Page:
Of course, a variety of opinions of so strange a matter would naturally be formed by the various persons who have visited them, and we presume that those who have merely run into their room for an hour or so, and listened, among a huddle of strangers, to a medley of questions-not all admitting of very profitable answers-put to certain invisible intelligences, and answered by "rappings," or singular noises on the floor, table, etc., as the alphabet was called over, or otherwise, would naturally go away, perhaps puzzled, probably disgusted, rarely convinced. It is hardly possible that a matter, ostensibly so grave, could be presented under circumstances less favourable to conviction. But of those who have enjoyed proper opportunities for a full investigation, we believe that fully three-fourths are convinced, as we are, that these singular sounds and seeming manifestations are not produced by Mrs. Fox and her daughters, nor by any human being connected with them.
How they are caused, and whence they proceed, are questions which open a much wider field of inquiry, with whose way-marks we do not profess to be familiar. He must be well acquainted with the arcana of the universe, who shall presume dogmatically to decide that these manifestations are natural or supernatural. The ladies say that they are informed that this is but the beginning of a new era, or economy, in which spirits clothed in the flesh are to be more closely palpably connected with those who have put on immortality; that manifestations have already appeared in many other families and destined to be diffused and rendered clearer, until all who will may communicate freely with their friends who have "shuffled off this mortal coil." Of all this we know nothing, and shall guess nothing. But if we were simply to print (which we shall not) the questions asked and answers we received, during a two-hours' uninterrupted conference with the "rappers," we should at once be accused of having done so expressly to sustain the theory which regards these manifestations as the utterances of departed spirits. H. G.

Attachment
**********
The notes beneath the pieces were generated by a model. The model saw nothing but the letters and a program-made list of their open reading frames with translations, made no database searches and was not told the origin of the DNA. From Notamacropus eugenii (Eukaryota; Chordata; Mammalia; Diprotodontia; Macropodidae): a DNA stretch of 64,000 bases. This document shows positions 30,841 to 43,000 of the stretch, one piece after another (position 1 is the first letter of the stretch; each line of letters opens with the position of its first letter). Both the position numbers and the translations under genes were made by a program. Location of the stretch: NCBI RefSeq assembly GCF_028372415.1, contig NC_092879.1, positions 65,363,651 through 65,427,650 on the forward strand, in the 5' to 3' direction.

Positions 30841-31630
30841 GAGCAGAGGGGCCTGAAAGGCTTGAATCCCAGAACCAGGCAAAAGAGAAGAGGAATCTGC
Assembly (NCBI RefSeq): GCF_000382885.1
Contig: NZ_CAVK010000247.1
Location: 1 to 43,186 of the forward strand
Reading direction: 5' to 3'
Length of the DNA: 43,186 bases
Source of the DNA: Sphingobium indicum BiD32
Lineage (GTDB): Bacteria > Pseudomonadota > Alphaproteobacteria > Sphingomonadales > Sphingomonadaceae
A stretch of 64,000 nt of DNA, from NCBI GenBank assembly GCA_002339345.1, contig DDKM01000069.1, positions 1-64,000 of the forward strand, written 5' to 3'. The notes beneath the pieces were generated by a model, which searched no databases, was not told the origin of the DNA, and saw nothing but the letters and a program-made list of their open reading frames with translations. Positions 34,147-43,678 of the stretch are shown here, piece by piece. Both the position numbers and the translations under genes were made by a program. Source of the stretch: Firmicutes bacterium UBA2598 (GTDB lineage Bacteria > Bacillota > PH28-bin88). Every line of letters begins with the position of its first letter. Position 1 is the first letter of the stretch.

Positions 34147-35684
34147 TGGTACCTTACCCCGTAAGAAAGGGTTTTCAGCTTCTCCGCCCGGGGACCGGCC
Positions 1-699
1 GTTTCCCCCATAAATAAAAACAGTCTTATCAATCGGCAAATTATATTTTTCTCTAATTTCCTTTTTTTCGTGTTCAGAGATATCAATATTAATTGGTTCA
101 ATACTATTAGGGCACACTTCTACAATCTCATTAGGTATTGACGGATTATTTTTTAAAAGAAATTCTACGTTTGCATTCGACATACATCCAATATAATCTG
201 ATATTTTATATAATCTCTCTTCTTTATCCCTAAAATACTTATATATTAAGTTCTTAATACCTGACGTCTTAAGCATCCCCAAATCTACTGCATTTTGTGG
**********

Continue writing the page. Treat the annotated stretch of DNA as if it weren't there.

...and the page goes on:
NOTE TO CHAPTER VI
PEN-PICTURE OF LAKE HARRIS BY LAURENCE OLIPHANT